Super Mario 3D All-Stars update adds support for the wireless N64 controller

Super Mario 3D All-Stars Header

Nintendo has updated Super Mario 3D All-Stars to version 1.1.1, adding support for the newly released wireless Nintendo 64 controller that arrived alongside Nintendo Switch Online + Expansion Pack last month. It means that you’ll be able to play Super Mario 64 with an original-style controller and button mapping.

It follows on from a similar update released last November, in which Nintendo added support for GameCube controllers, restoring the original button mapping for Super Mario Sunshine. In this instance, it’s more about bringing the standalone release of Mario 64 in 3D All-Stars up to the functionality that is found through Nintendo Switch Online + Expansion Pack, with its library of N64 games (including Super Mario 64) all having support for the wireless N64 pad.


Here’s the patch notes for Super Mario 3D All-Stars from Nintendo:

Ver. 1.1.1 (Released November 3, 2021)

  • Super Mario 64 now supports the Nintendo Switch Online member exclusive Nintendo 64 Controller (sold separately). Players can now play this title using the same controls as found in the original Nintendo 64 release.

Super Mario 3D All-Stars N64

The wireless Nintendo 64 pad is available exclusively for Nintendo Switch Online subscribers, just as the wireless NES and SNES gamepad recreations are. The problem is that it’s also completely out of stock with Nintendo saying that the N64 pad will not be restocked until sometime in 2022. Expect to see some spicy prices on auction sites from resellers….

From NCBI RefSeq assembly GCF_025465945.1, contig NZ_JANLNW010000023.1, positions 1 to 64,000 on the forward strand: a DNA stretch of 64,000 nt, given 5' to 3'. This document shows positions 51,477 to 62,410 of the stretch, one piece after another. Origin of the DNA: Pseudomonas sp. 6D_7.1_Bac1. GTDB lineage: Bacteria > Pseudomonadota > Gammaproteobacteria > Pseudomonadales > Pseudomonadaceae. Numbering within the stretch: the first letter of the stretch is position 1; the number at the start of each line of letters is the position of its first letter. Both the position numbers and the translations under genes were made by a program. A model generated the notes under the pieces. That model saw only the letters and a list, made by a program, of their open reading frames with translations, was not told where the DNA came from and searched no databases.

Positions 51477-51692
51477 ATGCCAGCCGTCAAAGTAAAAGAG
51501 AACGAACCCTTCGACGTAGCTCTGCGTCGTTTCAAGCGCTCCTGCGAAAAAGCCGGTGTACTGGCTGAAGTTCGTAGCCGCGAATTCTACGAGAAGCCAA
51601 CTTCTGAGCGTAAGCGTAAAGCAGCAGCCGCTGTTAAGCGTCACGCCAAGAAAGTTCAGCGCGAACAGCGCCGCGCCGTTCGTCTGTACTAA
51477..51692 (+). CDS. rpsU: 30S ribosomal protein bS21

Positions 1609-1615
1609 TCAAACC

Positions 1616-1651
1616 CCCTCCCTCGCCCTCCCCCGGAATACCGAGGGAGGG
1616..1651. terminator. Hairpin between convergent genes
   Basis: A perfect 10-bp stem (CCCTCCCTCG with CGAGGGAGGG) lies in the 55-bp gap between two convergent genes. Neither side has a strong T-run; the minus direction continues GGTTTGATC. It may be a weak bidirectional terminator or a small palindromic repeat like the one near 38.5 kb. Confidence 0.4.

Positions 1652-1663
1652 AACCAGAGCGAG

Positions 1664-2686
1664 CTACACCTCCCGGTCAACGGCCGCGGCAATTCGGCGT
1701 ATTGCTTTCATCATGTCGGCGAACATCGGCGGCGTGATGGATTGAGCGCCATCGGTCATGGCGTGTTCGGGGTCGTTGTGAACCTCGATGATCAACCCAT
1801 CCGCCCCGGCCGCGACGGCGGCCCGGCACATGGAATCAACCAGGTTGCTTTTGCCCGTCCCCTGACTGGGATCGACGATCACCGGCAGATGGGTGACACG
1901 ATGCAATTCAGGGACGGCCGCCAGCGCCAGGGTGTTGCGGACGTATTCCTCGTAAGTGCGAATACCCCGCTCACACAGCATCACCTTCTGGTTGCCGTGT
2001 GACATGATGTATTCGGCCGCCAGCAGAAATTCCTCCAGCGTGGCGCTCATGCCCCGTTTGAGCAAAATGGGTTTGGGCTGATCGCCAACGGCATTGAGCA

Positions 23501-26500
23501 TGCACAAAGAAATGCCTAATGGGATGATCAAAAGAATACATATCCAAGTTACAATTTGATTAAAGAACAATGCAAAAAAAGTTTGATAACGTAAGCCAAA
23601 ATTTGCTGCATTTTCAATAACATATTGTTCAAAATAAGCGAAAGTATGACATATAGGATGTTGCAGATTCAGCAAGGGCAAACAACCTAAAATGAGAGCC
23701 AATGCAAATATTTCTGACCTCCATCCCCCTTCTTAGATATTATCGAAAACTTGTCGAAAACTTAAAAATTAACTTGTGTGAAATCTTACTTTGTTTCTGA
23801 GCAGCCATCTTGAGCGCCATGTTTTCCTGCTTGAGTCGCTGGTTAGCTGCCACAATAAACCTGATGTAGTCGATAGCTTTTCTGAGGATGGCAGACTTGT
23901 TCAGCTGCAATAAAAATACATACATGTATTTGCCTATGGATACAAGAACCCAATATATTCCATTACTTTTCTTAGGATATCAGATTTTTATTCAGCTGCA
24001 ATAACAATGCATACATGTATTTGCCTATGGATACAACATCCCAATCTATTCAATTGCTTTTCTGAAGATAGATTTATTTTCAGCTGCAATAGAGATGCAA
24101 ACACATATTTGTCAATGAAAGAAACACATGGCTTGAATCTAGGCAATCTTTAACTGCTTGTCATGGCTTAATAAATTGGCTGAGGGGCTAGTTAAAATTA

Related Reading: Is Nintendo Switch Online + Expansion Pack’s N64 emulation good enough?

Super Mario 3D All-Stars released to celebrate the 35th anniversary of the platforming icon, bringing together Super Mario 64, Super Mario Sunshine and Super Mario Galaxy in a HD collection. Nintendo took the very odd decision to make it a time-limited release that was available for just six months before pulling it from stores. Additionally, Nintendo leant on emulation that meant that the games didn’t live up to what you’d expect the Nintendo Switch to be able to pull off, in particular with regard to control options, frame rate and other more significant enhancements.

In our Super Mario 3D All-Stars review, I wrote:

“It bundles together three great platformers, all of which benefit from the bump up to HD resolutions, and Nintendo have done well to adapt the varying controls to suit the Nintendo Switch, but there’s a squandered opportunity to enhance and go beyond this in a meaningful way. Maybe Nintendo are saving themselves for the big five-oh in 2035?”

Maybe the N64 pad will be back on sale by then?

Source: Nintendo

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